FIG. 1 shows a tomography device according to the invention. This device has an X-ray tube/multiple detector set 1. This set is the gathering of such an X-ray tube and of a multidetector. In this set, an X-ray tube 2 radiates an X-radiation 3 towards a multidetector 4 with which it is mechanically associated. For example the tube 3 and the multidetector 4 are schematically associated by a linking structure 5 so that they undergo movement together: the X-radiation being always pointed accurately towards the multidetector 4. The set 1 is mounted in a hoop 6 which has the general shape of an arc of a circle. This hoop 6 is connected to a column base 10 by a bearing which enables a rotation of this hoop 6 with respect to an axis 12 perpendicular to an X-ray beam 3. The set 1 and the structure 5 are mounted on the hoop 6 by means of slides 7 and 8 which give the set 1 a translation movement parallel to the axis 12 in a Z direction. Motors 50 and 60 respectively give the linking structure 5 a translation movement parallel to the axis 12, and the hoop 6 a rotational movement about the axis 12.

A patient or an object to be examined are placed on a table 11 which is substantially parallel to the axis 12 and is designed to be interposed in the path of the X-radiation 3. This mechanism is used as means to make the tube/multiple detector set rotate on the axis 12, pointed in a direction parallel to a panel 11. The tube 2 and the multidetector 4 are respectively contained in cowls 92 and 94 shown with dashes. The cowls 92 and 94 are fixed to the hoop 6. They provide clearance in their internal volume, useful in the translation of the tube and the multidetector.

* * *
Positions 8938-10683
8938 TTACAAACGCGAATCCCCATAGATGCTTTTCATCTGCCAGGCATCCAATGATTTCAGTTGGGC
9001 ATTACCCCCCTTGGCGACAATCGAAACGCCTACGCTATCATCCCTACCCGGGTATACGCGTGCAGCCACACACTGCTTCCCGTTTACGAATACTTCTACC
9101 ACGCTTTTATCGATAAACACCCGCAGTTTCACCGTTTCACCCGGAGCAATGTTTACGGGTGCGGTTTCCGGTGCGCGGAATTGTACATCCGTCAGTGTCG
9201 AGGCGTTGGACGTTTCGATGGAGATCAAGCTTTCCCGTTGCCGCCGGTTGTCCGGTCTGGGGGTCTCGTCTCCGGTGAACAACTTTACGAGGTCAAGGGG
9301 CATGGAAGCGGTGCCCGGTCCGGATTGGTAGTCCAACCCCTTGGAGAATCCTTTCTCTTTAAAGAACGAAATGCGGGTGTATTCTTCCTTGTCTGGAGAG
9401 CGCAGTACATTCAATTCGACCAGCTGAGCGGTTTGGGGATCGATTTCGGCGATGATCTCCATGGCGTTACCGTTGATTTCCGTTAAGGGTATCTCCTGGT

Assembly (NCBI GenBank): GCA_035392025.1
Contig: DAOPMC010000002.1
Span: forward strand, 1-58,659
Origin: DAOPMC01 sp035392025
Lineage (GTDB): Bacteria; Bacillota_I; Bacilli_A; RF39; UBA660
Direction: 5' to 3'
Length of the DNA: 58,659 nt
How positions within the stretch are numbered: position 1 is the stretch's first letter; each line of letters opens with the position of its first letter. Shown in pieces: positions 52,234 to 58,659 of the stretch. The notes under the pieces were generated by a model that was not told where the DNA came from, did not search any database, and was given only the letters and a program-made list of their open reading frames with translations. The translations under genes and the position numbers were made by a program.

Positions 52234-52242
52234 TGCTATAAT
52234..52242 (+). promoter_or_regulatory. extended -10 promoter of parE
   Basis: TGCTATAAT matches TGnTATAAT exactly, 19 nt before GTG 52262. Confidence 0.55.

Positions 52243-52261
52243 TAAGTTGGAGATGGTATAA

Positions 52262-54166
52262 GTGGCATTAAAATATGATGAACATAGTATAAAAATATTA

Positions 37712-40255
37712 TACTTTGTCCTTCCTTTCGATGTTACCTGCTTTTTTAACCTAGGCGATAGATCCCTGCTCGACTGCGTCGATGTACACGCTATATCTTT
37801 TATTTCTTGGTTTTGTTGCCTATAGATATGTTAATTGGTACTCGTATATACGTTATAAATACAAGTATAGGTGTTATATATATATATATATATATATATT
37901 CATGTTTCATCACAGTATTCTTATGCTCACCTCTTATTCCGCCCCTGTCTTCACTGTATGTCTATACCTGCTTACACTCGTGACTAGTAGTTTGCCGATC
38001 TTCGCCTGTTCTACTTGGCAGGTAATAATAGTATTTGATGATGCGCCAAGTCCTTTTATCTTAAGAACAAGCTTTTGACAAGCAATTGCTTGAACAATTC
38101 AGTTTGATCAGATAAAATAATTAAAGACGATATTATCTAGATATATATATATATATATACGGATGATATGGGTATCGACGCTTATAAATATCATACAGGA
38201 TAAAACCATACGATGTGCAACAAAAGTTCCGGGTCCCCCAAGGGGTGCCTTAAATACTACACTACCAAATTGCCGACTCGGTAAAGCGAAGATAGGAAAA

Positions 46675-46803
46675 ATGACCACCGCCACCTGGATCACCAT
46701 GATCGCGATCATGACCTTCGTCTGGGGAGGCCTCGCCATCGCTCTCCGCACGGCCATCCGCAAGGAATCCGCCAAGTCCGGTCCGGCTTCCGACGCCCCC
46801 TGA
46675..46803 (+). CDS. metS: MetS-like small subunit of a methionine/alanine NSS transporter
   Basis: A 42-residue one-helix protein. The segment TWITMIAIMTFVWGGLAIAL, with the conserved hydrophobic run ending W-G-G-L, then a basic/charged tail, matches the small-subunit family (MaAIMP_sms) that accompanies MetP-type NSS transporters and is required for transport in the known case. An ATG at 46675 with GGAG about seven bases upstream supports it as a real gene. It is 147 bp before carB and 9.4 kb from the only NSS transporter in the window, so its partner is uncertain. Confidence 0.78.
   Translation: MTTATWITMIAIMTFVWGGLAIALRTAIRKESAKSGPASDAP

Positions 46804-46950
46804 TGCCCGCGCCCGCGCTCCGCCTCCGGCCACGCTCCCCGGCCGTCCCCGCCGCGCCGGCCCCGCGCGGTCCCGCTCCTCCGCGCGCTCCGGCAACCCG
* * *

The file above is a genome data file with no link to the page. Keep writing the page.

With the rotation means, the device of the invention also has, conventionally, translation means to move this set in a Z direction along the axis 12 with respect to the panel 11. In practice, the panel 11 can be shifted longitudinally and vertically. Circuits (not shown) placed for example in the column base 10 are used to pick up and process the signal delivered by the multidetector 4 in order to produce and display images of sections of objects interposed, on the panel 11, in the path of the radiation 3.